Did Manti Te’o make up a story about his deceased girlfriend? According to Deadspin.com he has done just that! Timothy Burke and Jack Dickey of Deadspin published a play-by-play history of the supposed relationship between Notre Dame’s Heisman-candidate linebacker, Manti Te’o and his deceased girlfriend, Lennay Kekua.
The story indicates she wasn’t real and all the pictures of her came via a social networking site and the woman in the photos is alive and well.
Notre Dame has already been accused of handling rapes, fights, and a number of other infractions wrong. If this story is true, this will hurt Te’o and family, Notre Dame, plus his draft status. What team would risk drafting him now? This story was an inspiration to us all and let’s hope it is true. Here is a piece of the story via deadspin:
Manti Te’o did lose his grandmother this past fall. Annette Santiago died on Sept. 11, 2012, at the age of 72, according to Social Security Administration records in Nexis. But there is no SSA record there of the death of Lennay Marie Kekua, that day or any other. Her passing, recounted so many times in the national media, produces no obituary or funeral announcement in Nexis, and no mention in the Stanford student newspaper.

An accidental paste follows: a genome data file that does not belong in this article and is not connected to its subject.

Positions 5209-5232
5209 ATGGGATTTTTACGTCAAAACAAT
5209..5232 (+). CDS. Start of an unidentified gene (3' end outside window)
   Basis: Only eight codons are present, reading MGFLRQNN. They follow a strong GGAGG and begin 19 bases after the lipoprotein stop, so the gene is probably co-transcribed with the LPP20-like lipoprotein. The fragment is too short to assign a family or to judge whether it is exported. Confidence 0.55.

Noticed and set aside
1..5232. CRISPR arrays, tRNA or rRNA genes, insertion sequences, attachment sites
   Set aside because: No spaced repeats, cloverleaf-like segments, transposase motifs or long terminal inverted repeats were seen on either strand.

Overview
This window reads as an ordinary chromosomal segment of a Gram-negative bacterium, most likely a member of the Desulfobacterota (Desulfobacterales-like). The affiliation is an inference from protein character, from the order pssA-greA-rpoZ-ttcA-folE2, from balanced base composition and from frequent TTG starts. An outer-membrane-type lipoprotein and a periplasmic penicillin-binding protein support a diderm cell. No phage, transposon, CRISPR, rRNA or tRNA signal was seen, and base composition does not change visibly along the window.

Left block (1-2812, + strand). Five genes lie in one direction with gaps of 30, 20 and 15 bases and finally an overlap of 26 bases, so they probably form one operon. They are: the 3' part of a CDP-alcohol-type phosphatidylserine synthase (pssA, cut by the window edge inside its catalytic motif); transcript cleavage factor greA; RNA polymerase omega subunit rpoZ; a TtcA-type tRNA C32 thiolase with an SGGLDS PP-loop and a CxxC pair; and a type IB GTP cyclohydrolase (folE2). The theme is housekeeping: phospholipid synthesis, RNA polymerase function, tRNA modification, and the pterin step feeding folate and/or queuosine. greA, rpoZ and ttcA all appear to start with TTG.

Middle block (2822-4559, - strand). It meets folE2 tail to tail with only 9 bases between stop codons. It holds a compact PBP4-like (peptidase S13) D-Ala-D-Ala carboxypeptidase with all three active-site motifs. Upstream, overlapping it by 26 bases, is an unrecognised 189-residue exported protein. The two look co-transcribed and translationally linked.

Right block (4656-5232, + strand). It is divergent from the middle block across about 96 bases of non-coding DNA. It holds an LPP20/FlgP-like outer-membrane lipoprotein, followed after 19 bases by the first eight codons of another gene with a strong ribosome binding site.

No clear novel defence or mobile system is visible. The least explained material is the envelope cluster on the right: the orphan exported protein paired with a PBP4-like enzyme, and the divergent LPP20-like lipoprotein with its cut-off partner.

Nor is there any report of a severe auto accident involving a Lennay Kekua. Background checks turn up nothing. The Stanford registrar’s office has no record that a Lennay Kekua ever enrolled. There is no record of her birth in the news. Outside of a few Twitter and Instagram accounts, there’s no online evidence that Lennay Kekua ever existed.
The photographs identified as Kekua—in online tributes and on TV news reports—are pictures from the social-media accounts of a 22-year-old California woman who is not named Lennay Kekua. She is not a Stanford graduate; she has not been in a severe car accident; and she does not have leukemia. And she has never met Manti Te’o.
You have to go read the entire thing for yourself, but the gist of it is that Kekua never existed and all the details of her car accident, sickness, death and relationship with Te’o were fabricated. Te’o’s family never met Kekua and some people insist Te’o was involved in the hoax.
Notre Dame has released a statement saying Te’o was the victim of the hoax, not the perpetrator of it (full statement below).
The school says they were informed about the hoax by Te’o on Dec. 26, and implied that Te’o did not know that Lennay Kekua never existed. The school says the Te’os were victims, and that “someone using the fictitious name Lennay Kekua apparently ingratiated herself with Manti and then conspired with others to lead him to believe she had tragically died of leukemia.”
Te’o released a statement as well, saying he was the victim:
“To realize that I was the victim of what was apparently someone’s sick joke and constant lies was, and is, painful and humiliating.”
Te’o, let’s hope you’re telling the truth.